In The Great Gatsby, what is the significance of Tom's comment about the Sun?

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belarafon | High School Teacher | (Level 2) Educator Emeritus

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Tom's comment about the Sun comes on a hot day, and demonstrates how he takes in information without understanding it:

"I read somewhere that the sun's getting hotter every year," said Tom genially. "It seems that pretty soon the earth's going to fall into the sun -- or wait a minute -- it's just the opposite -- the sun's getting colder every year."
(Fitzgerald, The Great Gatsby, mrbye.com)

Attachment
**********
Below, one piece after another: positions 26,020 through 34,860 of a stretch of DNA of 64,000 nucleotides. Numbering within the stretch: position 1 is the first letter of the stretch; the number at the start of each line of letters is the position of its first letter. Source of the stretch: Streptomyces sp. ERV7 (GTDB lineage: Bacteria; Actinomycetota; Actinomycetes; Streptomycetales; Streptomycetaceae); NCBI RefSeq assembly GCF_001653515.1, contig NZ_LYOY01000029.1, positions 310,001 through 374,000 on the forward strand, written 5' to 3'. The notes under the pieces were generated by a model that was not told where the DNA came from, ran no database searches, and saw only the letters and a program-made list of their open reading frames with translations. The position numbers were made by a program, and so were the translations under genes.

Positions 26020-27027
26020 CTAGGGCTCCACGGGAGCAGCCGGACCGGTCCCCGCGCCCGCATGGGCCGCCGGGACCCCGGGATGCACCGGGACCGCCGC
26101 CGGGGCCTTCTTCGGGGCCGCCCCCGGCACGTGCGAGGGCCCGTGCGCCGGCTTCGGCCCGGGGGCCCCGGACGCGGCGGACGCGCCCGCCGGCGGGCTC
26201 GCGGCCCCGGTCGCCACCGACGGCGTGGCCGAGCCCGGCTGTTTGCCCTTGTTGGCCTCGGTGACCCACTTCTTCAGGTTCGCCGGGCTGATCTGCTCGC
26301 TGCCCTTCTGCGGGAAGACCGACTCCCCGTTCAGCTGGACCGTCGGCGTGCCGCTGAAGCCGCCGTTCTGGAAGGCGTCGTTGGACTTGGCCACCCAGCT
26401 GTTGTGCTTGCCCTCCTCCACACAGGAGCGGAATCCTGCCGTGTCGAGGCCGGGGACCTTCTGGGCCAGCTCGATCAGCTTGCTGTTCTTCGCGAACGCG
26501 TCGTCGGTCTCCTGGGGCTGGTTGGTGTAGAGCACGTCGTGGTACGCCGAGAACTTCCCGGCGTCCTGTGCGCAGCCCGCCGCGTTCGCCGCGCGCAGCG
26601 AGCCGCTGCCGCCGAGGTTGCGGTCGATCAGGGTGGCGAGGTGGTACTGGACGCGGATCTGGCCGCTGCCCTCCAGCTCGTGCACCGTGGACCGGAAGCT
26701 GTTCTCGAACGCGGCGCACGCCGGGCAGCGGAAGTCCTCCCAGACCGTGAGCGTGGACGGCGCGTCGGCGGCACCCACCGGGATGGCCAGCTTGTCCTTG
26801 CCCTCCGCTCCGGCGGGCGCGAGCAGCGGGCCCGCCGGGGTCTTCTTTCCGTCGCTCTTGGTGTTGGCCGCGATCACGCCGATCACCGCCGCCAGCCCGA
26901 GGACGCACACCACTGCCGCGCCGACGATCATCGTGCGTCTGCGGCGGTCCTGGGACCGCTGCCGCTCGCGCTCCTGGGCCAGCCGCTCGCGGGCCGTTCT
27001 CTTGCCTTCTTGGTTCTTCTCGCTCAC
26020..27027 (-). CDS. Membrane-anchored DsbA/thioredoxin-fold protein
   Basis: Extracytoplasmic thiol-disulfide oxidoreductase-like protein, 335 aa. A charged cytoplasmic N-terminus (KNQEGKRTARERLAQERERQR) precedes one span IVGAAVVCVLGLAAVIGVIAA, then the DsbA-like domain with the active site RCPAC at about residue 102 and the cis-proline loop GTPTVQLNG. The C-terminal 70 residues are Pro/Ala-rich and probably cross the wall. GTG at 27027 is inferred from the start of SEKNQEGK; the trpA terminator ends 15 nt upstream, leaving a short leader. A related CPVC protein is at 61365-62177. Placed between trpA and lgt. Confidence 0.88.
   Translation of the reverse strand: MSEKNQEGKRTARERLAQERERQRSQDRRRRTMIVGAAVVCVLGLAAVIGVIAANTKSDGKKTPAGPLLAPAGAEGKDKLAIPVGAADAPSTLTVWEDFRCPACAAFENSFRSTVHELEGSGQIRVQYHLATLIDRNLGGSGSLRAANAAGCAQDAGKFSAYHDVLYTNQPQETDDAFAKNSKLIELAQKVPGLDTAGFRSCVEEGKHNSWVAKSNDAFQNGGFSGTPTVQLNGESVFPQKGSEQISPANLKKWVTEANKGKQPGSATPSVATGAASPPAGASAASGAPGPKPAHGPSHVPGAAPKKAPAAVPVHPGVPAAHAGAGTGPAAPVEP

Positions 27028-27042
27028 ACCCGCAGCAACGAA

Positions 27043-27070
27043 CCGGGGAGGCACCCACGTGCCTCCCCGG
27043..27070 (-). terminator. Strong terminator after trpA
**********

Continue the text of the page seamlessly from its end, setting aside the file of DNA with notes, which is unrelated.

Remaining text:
Tom shows here that while he may have read some statistic about the Sun's temperature, and about the eventual fate of the Solar System, he has no idea what that fact means in the large scheme of things. It is, for Tom, nothing more than a comment for small talk. Tom is incapable of understanding the life-cycle of a star, or the Sun's routine heating and cooling activity, and so drops this sentence -- immediately contradicting himself -- because of the heat, not because he wants to inform. For Tom, the facts are barely more than a collection of syllables that make him sound smart, and he expects that the people around him are equally ill-informed.

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